A 101-year old Cherokee Indian, Joseph Teskigi, and his grandson, Matthew, arrive at the Walton’s from a reservation in North Carolina. When Zeb takes Joseph up to the mountain, they reminisce about old times, former loves, and the tragedy of the mistreatment of Native Americans by the white man. Looking around, Joseph recognizes key landmarks from his people’s original settlement, and declares that the Waltons’ barn is smack dab on the actual site of an Indian burial ground. When he and Matthew attempt to burn the structure down, John has the old man arrested. At court, the judge hears Joseph’s impassioned memory how his father was never fitfully buried anywhere as he marched on the infamous Trail of Tears, never to be heard from again. Joseph dies soon after, and a guilt-stricken John, after seeing proof that the barn indeed is on the burial ground, reconsiders some of his earlier rash behavior. All agree to bury Joseph up on the mountain next to the Walton’s own forbears, with the understanding that all who lived and prospered on the land also deserve to rest in peace there.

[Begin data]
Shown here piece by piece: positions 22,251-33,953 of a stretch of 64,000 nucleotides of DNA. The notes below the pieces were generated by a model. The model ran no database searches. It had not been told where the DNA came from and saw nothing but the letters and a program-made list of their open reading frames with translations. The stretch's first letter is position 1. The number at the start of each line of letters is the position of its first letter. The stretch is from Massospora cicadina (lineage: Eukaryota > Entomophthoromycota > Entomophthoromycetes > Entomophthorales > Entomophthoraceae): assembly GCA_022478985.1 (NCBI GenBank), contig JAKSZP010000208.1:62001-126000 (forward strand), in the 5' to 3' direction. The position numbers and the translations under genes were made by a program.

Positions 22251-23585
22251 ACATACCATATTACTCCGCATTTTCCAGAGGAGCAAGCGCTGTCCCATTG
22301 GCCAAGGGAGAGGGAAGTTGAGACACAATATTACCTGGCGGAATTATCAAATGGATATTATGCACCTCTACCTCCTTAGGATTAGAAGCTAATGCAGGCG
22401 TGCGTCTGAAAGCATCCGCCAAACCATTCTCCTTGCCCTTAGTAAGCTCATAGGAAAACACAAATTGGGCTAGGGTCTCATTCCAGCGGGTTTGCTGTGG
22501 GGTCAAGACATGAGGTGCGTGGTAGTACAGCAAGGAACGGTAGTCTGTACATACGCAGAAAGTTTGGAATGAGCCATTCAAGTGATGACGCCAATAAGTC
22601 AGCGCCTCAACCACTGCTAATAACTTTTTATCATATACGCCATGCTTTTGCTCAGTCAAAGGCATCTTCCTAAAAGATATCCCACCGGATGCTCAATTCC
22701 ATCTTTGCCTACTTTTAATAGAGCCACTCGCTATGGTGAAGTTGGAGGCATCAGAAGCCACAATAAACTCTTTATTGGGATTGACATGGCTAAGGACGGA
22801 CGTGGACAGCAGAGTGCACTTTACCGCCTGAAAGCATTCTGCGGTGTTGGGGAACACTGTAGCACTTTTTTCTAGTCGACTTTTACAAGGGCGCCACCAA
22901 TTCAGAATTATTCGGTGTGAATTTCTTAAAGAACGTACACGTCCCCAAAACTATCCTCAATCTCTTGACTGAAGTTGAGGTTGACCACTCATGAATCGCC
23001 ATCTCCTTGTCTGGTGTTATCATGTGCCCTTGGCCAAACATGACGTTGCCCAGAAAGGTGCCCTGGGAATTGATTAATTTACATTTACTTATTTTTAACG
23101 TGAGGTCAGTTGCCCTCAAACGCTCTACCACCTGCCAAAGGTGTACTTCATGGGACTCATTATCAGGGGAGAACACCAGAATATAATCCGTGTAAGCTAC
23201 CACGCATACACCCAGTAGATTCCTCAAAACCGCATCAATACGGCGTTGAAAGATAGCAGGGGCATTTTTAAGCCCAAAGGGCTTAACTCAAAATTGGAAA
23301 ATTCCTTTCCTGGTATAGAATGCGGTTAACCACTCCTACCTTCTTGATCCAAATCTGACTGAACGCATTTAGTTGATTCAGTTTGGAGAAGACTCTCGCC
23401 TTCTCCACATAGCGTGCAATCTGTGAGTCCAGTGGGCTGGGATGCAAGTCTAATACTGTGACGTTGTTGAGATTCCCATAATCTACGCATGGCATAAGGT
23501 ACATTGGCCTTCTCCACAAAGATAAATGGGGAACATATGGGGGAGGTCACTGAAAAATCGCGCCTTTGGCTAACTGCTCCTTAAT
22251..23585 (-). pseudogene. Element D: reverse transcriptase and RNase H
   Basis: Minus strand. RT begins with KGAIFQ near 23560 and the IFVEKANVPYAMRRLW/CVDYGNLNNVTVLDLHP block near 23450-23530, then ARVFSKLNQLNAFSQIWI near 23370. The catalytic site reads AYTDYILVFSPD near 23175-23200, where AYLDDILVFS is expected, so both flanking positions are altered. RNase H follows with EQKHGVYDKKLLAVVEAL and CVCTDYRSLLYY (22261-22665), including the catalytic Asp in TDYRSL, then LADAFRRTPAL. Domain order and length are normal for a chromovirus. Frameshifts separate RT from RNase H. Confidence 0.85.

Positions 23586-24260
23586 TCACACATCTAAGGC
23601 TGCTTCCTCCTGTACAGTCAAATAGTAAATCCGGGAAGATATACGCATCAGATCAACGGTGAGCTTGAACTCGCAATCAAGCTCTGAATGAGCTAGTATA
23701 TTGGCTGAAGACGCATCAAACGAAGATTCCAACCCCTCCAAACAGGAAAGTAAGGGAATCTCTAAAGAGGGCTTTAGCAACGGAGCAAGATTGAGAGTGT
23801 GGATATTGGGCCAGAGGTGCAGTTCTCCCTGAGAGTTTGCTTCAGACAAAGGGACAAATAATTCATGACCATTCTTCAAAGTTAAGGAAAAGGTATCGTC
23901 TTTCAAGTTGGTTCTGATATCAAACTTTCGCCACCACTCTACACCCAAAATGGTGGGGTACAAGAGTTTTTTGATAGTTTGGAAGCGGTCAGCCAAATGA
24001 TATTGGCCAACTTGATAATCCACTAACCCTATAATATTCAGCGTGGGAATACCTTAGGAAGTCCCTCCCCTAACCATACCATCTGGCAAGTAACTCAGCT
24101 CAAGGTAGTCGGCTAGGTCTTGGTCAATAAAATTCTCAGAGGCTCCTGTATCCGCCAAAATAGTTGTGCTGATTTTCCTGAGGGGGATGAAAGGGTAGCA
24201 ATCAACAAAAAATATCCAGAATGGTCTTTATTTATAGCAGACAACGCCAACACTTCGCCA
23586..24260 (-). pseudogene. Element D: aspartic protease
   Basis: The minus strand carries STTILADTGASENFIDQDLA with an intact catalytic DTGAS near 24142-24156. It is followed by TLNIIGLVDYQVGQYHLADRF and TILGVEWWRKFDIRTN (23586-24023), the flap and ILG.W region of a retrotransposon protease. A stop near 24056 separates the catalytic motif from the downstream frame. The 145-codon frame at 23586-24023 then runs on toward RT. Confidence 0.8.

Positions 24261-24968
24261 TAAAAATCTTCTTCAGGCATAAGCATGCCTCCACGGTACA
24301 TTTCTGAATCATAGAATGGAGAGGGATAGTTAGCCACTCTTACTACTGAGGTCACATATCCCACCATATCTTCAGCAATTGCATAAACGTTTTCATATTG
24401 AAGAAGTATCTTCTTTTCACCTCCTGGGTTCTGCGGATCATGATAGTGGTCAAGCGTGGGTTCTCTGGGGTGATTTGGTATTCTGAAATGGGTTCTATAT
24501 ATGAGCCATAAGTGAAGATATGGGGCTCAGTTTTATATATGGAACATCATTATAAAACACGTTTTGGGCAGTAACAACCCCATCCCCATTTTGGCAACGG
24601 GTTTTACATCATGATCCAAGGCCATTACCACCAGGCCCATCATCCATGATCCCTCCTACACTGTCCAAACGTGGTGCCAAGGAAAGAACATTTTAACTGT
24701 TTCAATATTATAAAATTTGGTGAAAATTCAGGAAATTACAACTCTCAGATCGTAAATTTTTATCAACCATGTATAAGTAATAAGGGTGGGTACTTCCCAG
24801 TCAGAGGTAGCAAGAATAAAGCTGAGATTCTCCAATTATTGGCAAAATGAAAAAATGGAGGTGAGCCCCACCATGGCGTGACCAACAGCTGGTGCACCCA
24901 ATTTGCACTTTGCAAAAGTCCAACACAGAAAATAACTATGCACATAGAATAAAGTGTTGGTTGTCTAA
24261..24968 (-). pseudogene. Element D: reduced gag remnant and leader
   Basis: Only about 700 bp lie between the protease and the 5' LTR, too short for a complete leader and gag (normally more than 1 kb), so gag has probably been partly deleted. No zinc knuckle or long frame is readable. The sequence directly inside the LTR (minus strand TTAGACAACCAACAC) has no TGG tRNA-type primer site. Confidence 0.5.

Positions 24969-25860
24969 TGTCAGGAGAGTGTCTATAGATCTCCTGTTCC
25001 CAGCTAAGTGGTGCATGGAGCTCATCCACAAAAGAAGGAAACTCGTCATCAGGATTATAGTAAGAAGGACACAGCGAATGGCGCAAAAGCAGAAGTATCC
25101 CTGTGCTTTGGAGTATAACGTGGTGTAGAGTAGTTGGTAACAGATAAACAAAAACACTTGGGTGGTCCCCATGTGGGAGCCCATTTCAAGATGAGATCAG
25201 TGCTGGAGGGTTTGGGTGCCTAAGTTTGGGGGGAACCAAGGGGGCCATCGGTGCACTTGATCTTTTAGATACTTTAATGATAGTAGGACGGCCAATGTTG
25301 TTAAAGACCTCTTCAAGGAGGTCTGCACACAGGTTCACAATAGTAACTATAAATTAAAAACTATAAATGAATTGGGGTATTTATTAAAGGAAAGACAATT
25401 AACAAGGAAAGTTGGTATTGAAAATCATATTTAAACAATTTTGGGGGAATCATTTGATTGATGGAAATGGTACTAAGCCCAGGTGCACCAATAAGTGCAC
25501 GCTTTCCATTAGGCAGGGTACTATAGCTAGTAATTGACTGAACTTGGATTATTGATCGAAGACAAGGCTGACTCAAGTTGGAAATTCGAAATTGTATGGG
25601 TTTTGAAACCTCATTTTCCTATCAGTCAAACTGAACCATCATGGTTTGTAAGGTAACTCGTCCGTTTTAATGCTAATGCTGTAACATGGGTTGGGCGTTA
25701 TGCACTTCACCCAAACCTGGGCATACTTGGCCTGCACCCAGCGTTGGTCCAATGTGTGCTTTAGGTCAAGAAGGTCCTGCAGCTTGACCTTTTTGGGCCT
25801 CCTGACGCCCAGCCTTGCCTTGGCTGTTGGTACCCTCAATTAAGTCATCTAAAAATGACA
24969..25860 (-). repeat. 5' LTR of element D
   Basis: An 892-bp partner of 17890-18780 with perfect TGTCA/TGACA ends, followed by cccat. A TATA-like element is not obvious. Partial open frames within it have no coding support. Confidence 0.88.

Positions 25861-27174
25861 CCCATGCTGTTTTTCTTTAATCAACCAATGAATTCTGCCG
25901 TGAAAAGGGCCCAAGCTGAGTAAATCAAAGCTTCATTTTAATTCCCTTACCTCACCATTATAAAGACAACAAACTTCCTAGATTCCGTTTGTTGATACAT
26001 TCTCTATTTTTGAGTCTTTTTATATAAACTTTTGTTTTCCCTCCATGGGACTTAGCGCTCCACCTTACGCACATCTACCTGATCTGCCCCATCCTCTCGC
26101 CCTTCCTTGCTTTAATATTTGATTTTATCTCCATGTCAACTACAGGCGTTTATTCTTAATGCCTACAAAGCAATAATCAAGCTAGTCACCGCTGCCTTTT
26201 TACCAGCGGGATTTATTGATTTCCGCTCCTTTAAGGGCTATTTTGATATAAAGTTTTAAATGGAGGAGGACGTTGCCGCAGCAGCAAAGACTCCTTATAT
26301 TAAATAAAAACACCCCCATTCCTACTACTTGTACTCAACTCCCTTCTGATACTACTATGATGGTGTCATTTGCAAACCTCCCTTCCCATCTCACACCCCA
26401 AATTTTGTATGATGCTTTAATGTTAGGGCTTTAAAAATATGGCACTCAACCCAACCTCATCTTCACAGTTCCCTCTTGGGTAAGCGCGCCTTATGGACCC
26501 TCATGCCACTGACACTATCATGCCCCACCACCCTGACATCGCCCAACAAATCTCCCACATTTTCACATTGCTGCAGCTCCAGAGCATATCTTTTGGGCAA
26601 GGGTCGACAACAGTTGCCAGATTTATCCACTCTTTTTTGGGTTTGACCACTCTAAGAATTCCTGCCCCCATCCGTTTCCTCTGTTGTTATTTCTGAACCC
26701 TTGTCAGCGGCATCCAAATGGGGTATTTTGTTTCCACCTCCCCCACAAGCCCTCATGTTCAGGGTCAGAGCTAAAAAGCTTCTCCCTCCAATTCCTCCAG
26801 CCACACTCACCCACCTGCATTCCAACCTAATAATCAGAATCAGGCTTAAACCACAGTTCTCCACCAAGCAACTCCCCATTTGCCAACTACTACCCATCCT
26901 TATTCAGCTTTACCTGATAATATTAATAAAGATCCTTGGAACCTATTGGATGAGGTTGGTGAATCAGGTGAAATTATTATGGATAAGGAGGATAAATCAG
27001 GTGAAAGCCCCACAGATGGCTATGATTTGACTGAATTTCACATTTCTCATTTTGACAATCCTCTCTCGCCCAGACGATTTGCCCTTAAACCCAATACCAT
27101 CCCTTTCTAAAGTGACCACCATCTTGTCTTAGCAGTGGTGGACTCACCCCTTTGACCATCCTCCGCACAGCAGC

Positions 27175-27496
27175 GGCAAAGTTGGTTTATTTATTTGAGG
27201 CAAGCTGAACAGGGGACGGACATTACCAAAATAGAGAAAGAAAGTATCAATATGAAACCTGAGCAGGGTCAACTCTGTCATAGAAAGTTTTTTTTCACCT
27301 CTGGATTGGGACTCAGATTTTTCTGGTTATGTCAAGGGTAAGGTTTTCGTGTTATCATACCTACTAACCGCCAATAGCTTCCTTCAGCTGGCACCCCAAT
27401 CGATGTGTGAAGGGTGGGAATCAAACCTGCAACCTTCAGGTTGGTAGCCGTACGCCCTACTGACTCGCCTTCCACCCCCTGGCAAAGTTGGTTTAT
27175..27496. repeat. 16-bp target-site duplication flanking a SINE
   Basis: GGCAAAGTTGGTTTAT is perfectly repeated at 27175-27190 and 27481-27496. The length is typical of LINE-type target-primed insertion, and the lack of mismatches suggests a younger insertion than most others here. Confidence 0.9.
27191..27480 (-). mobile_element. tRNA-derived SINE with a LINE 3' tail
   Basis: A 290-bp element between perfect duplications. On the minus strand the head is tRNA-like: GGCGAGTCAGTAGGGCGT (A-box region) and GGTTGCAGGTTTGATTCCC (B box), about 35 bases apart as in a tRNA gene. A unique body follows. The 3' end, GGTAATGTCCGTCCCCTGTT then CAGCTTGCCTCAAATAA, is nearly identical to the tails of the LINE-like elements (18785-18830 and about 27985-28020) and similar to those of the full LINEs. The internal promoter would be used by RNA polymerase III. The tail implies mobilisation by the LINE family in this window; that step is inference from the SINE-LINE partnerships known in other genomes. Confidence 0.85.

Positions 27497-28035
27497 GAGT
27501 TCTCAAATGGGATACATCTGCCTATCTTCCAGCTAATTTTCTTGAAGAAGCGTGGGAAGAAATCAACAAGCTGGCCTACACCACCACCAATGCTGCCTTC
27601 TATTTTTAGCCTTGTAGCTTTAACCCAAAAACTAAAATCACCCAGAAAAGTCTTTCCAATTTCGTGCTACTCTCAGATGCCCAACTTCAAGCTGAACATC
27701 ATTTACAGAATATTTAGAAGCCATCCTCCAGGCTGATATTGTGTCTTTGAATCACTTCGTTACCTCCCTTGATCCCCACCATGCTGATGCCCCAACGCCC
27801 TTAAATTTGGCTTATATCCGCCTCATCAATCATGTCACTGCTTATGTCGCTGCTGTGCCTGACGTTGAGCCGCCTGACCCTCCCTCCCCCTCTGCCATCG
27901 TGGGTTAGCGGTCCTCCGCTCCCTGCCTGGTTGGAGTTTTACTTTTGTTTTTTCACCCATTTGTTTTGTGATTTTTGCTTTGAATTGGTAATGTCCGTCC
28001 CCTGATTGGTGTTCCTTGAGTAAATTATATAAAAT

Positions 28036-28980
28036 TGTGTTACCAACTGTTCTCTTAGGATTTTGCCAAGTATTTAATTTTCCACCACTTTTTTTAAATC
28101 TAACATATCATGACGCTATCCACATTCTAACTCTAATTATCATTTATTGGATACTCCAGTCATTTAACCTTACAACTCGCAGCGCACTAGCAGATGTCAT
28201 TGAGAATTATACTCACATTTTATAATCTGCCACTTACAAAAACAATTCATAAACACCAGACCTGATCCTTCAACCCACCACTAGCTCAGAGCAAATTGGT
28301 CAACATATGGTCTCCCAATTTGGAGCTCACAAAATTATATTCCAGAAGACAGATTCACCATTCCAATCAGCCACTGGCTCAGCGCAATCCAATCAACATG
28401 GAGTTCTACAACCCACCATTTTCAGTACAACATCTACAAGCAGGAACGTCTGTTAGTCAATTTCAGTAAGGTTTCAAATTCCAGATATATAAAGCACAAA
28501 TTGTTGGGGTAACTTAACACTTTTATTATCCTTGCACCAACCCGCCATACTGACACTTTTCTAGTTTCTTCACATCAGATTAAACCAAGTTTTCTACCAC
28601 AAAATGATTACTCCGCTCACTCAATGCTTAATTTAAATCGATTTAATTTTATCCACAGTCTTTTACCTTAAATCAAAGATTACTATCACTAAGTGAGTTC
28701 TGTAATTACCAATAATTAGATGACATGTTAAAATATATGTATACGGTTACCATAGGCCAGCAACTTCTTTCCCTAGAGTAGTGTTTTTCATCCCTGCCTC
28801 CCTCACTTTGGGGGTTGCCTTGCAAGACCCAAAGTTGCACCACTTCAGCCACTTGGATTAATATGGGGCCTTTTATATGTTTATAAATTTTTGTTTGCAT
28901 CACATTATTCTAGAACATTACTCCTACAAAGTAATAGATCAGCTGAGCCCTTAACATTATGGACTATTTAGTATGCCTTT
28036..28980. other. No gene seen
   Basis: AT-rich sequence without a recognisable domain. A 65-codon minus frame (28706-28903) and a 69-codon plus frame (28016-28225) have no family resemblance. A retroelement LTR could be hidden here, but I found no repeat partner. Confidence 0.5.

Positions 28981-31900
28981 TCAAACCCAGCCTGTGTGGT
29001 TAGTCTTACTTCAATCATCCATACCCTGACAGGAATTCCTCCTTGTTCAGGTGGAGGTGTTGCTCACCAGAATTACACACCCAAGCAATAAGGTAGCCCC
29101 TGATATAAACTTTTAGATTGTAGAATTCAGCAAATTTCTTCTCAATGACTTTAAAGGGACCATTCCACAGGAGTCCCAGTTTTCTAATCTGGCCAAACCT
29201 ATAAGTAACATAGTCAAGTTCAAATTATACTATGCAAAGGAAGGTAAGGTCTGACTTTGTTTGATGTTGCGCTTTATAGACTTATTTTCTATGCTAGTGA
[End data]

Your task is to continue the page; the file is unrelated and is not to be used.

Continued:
Potentially hokey episode (that ancient Indian looks like a Gunsmoke extra) reliably becomes a hanky-drenched affair by the end credits. Again, the trend continues with just a few cast members showcased per episode – in this case, Zeb, John and Elizabeth (and no subplots, if you don’t count Myrtle the goat’s illness, which is tied to Matthew’s homeopathic healing abilities). Another history-based offering, this is the first episode to deal with the plight of Native Americans – and Joseph has two monologues here that do give one pause regarding that dark chapter in United States history.
Olivia has only two brief scenes in this episode.